New Haven, Conn., post office in jeopardy of closing

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nbcconnecticut.com: One of the few postal facilities in New Haven, Conn., might soon be closing.  The United States Postal Service has circulated a notice to post office box users that the Federal Station facility on Chapel Street in downtown New Haven is being considered for closure, due in part to a lack of use.

That notice said in part, “… office workload has declined, due in part to vacant post office boxes, as well as the continuous decline in mail volume.”  The notice also said maintenance of the facility is “not cost-effective.”

The closure would leave the downtown area with only one official postal facility, which is getting pushback from New Haven Congresswoman Rosa DeLauro who said shutting this facility would “remove New Haven residents and businesses from USPS services.”  Read more.

It’s not clear from the article if the Postal Service has initiated a discontinuance procedure or if it is using some other process. Congresswoman Rosa DeLauro (CT-03) released this statement:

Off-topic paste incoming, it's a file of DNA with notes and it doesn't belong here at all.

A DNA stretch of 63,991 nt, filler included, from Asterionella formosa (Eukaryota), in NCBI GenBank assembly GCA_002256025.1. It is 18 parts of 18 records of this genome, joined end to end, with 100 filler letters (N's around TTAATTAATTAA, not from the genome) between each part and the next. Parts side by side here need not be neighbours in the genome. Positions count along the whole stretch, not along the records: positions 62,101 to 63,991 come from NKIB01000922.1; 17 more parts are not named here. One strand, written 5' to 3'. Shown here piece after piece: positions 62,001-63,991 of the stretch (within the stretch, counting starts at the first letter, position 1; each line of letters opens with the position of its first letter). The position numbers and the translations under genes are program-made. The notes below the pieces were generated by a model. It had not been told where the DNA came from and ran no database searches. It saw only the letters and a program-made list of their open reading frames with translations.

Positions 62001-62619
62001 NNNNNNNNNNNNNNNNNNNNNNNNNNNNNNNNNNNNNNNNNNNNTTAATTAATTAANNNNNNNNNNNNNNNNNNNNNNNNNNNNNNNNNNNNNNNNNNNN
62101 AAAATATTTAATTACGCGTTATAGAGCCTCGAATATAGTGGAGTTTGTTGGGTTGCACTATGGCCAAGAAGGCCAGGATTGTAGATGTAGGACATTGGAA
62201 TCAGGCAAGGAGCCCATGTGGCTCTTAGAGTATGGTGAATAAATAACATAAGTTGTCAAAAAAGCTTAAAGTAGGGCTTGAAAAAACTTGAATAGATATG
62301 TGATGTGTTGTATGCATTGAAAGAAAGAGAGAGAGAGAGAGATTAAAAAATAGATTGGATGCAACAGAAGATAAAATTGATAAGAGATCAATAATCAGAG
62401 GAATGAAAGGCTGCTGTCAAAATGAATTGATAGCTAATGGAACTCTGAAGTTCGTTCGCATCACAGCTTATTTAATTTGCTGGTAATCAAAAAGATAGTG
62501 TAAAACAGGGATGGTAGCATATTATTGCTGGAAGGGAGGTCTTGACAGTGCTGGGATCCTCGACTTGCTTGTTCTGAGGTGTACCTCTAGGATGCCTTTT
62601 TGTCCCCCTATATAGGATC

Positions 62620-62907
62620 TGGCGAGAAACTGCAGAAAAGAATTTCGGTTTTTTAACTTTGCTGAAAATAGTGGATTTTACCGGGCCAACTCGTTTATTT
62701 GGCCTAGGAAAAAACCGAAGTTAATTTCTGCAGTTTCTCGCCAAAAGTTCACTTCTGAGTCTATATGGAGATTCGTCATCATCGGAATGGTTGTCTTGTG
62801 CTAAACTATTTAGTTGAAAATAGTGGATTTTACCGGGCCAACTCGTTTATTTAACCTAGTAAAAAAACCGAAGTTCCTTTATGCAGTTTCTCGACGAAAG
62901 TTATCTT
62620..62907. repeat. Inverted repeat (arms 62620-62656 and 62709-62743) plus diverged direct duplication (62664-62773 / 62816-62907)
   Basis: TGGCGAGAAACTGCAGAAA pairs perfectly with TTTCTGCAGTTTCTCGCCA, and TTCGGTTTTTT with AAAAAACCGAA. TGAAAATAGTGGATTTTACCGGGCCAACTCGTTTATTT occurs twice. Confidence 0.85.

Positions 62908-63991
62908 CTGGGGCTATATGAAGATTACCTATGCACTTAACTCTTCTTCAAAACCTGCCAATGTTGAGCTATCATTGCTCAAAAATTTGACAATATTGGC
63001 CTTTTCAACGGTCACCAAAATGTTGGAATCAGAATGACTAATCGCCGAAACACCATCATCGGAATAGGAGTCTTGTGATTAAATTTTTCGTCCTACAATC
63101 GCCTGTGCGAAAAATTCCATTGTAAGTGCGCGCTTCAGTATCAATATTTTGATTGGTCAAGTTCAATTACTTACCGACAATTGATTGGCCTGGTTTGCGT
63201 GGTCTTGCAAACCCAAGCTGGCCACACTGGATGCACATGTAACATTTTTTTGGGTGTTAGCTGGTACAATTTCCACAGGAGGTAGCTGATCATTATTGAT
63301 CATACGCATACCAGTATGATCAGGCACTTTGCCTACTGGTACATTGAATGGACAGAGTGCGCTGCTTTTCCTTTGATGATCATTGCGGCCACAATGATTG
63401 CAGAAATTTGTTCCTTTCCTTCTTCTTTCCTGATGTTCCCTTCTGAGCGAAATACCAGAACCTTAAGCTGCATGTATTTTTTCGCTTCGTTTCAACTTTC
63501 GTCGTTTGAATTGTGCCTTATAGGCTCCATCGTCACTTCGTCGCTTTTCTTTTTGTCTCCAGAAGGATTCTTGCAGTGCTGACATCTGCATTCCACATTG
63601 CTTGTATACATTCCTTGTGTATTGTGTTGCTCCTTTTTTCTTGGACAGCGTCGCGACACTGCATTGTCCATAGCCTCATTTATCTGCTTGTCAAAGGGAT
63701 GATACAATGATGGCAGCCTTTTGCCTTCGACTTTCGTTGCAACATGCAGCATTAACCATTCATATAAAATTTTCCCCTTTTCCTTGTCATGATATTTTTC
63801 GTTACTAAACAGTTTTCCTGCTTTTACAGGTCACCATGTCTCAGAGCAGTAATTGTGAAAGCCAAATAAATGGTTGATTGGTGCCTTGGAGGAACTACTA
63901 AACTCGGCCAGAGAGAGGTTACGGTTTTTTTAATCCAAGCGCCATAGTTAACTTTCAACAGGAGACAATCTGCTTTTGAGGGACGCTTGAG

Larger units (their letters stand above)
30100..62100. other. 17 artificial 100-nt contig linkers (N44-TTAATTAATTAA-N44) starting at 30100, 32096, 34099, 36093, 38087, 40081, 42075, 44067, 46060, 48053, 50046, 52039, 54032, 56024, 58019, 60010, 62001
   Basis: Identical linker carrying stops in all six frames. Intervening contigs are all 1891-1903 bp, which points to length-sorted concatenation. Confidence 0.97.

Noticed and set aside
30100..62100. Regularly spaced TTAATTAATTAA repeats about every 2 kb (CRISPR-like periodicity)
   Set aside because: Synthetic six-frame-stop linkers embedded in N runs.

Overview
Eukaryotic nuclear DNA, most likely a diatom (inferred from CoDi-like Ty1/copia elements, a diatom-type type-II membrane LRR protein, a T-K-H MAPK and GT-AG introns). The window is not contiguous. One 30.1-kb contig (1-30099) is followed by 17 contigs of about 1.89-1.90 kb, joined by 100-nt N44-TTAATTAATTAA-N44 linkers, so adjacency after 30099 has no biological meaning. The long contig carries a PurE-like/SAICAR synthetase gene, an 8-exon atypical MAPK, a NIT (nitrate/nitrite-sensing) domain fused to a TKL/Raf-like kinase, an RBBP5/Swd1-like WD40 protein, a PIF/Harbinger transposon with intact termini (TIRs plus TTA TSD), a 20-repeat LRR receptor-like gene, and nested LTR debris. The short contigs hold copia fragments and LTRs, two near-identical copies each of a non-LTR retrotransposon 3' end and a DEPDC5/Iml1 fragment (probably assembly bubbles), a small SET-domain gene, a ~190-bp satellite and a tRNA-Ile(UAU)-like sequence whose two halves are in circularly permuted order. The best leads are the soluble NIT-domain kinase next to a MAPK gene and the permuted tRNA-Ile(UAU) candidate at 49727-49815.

“New Haven lost the USPS Federal Station in the Giaimo Federal Building in April 2006 when it was closed due to renovations. At the time, the USPS vowed to reopen this location upon completion. Unfortunately, USPS failed to deliver on that promise, instead opening a P.O. Box only substitute on Chapel Street. Closing the Chapel Street location breaks another promise and further removes New Haven residents and businesses from USPS services.”

“If USPS moves forward with closing this location on Chapel Street, they should immediately act to open a full service Post Office in downtown New Haven. A centrally located facility has the ability to serve a permanent population of approximately 7,500 and a daytime population of over 40,000.With the increase of residents and businesses downtown—along with an economy that is continuing to grow—it is certainly a reasonable and fair request.”

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Postal Service finalizes decision to relocate downtown post office in Muskogee, OK

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Stillwater News Press: U.S. Postal Service officials issued a final decision to relocate its downtown retail service center in Muskogee, Oklahoma.

In a letter dated Jan. 31, officials said the post office will move from its West Okmulgee Avenue location to a suite at Arrowhead Mall. The planned relocation — a process that was made public in July 2015 — was prompted by the need to downsize, reduce costs and increase revenue.